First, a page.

VCs weigh in on what a possible Stripe public listing—or a down round—means for Silicon Valley

January 27, 2023, 12:00 PM UTC

Stripe, the massive payments company and darling of tech circles, has long been on IPO watch. The startup now may be putting its foot on the gas and speeding toward a public listing, or a private market transaction—and VCs have a lot of thoughts about what it means for the rest of Silicon Valley. 

The payments titan hired bankers (Goldman Sachs and JPMorgan, to be specific) to explore either taking the company public or doing a deal that would allow employees to sell stock within the next 12 months, co-founders Patrick and John Collison told employees on Thursday, The Information reported. There have been reports of Stripe inching toward going public in recent years, but the current urgency appears to be due to resolving a stock awards issue for employees, where longtime employees’ restricted stock units (RSUs) are set to expire soon—hence the push for some sort of liquidity event. But per the report, it’s more likely that Stripe will raise capital privately than go public. Stripe declined to comment to me. 

The RSU expiration element here is pretty wonky, but the long and short of it is that Stripe’s latest plans seem motivated by the need to give employees liquidity versus needing to raise more cash. The company reportedly doesn’t need to raise additional capital, although revenue growth dropped sharply in 2022 and Stripe was unprofitable, per The Information. Meanwhile, the company laid off 14% of its staff in November.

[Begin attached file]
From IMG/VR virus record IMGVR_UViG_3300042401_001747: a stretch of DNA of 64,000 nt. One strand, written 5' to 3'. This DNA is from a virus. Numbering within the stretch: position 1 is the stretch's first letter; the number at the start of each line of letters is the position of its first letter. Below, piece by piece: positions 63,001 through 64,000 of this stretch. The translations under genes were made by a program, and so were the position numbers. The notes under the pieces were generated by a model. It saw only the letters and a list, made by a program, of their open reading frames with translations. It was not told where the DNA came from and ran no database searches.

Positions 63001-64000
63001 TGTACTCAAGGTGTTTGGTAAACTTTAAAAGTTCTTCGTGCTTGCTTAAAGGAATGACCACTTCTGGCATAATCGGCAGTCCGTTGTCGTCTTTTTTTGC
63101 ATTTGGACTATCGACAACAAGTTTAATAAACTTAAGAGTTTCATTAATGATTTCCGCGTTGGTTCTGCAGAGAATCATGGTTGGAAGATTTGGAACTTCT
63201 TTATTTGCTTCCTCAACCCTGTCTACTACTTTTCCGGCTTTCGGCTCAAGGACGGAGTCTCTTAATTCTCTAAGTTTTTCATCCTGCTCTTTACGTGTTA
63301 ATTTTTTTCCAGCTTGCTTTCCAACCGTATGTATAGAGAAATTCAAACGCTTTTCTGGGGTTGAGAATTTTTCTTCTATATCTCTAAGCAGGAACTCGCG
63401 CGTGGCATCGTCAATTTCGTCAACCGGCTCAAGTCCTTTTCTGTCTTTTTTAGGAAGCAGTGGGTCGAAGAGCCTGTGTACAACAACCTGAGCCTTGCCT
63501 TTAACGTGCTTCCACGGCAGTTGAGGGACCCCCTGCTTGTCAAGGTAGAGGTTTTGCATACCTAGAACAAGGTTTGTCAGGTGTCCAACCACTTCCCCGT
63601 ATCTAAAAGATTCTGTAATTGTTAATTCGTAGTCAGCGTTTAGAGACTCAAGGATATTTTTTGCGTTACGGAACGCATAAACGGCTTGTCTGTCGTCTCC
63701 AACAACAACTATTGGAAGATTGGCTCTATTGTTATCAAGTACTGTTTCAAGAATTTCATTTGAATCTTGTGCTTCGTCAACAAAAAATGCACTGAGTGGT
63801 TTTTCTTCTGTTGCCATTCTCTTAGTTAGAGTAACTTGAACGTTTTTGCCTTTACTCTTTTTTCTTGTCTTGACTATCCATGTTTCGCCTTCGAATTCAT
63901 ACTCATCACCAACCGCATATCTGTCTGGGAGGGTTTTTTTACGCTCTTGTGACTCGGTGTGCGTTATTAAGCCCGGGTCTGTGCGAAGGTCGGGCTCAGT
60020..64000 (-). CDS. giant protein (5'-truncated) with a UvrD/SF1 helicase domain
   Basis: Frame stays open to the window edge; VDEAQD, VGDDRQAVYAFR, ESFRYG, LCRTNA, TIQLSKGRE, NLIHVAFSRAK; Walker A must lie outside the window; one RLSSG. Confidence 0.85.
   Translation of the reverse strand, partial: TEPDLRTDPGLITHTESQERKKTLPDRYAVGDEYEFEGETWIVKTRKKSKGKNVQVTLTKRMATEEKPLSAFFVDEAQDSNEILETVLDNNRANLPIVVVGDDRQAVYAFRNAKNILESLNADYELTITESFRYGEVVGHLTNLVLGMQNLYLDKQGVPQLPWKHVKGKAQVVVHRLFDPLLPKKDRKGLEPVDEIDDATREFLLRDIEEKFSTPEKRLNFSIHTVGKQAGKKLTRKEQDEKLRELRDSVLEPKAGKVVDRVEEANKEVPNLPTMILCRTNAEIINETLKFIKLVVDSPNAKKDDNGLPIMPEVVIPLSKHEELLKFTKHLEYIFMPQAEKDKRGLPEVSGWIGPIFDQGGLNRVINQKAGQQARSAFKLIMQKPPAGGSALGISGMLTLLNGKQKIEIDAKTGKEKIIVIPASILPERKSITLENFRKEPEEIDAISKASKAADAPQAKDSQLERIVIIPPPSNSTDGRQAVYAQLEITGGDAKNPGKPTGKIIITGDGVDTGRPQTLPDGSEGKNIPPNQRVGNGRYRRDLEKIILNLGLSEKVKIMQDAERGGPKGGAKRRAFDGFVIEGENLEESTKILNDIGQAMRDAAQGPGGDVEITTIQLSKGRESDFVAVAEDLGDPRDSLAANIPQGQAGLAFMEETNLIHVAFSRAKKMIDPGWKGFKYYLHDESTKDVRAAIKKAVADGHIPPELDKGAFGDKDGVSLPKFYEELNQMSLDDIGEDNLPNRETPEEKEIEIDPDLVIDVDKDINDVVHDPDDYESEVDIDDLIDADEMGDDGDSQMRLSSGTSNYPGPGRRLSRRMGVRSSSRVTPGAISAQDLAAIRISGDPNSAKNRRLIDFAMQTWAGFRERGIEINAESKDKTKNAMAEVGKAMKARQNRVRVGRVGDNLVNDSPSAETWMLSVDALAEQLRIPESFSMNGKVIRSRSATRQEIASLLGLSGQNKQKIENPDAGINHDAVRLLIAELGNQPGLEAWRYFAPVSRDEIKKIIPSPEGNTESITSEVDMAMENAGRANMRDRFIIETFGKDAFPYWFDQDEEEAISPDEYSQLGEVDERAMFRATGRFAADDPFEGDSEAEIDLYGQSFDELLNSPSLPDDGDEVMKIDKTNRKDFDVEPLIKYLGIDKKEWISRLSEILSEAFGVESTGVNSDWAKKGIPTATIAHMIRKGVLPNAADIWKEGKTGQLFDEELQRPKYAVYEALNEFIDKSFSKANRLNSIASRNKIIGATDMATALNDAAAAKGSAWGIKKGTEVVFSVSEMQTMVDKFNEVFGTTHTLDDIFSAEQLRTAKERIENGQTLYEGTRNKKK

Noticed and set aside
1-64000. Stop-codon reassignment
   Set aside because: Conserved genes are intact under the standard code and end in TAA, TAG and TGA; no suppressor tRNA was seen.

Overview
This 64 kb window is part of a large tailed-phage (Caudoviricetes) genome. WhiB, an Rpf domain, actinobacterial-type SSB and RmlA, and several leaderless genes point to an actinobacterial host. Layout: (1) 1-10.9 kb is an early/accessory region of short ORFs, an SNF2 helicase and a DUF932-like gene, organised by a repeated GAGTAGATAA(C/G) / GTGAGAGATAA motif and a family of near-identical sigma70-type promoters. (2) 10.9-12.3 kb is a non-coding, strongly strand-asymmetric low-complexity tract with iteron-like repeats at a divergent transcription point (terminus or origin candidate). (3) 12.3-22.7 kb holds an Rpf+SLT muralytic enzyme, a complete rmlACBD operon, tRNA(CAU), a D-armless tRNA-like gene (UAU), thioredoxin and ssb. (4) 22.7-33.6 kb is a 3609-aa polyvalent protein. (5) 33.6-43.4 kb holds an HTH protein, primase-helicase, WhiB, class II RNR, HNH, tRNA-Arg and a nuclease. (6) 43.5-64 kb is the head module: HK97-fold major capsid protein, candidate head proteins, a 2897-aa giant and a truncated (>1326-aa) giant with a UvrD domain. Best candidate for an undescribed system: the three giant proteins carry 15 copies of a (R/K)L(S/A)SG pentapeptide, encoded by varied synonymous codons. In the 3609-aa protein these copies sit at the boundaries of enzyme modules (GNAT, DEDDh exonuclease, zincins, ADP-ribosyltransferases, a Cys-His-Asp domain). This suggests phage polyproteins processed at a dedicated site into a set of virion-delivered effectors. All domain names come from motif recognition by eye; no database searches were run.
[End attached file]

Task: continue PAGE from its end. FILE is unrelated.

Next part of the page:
No matter what path they choose, Stripe’s potential moves are a big deal for Silicon Valley. I rang up a few VCs to walk through its implications.

One person familiar with the matter that I spoke to confirmed that if Stripe did a private transaction, it would most likely be a private market capital raise from VCs and a tender offer (which would allow employees to sell shares) for liquidity. (The raise would be so that the startup could remain private, the person said.) Sarah Hinkfuss, a partner at Bain Capital Ventures focused on growth-stage startups, says that what’s playing out with Stripe is “what every company is thinking about and facing. It’s a very familiar challenge:…’As I’ve cut [my] workforce, as the economy is more difficult for families, how do I keep morale high and help people see that we’re building incredible value and they’re gonna benefit from that in their equity?’”

She says what she likes about the Stripe news is that “This is a huge part of people’s wealth, and so companies have to take care of them and think about that side of it.”

If Stripe opts for a tender offer and a raise, the big question is, would the company get hit with a down round? Or, rather, how badly? There are already a lot of indicators: The company has reportedly internally slashed its valuation at least thrice since June, most recently earlier this month, to a roughly $63 billion valuation, per The Information (via a 409a valuation). The 13-year-old firm last raised at an eye-watering $95 billion valuation in early 2021 from big backers including Sequoia Capital and Fidelity Investments. What’s more, Stripe has reportedly recently held talks to raise at least $2 billion at a valuation of between $55 billion to $60 billion, the Wall Street Journal reported. Meanwhile, as my colleague Jessica Mathews reported recently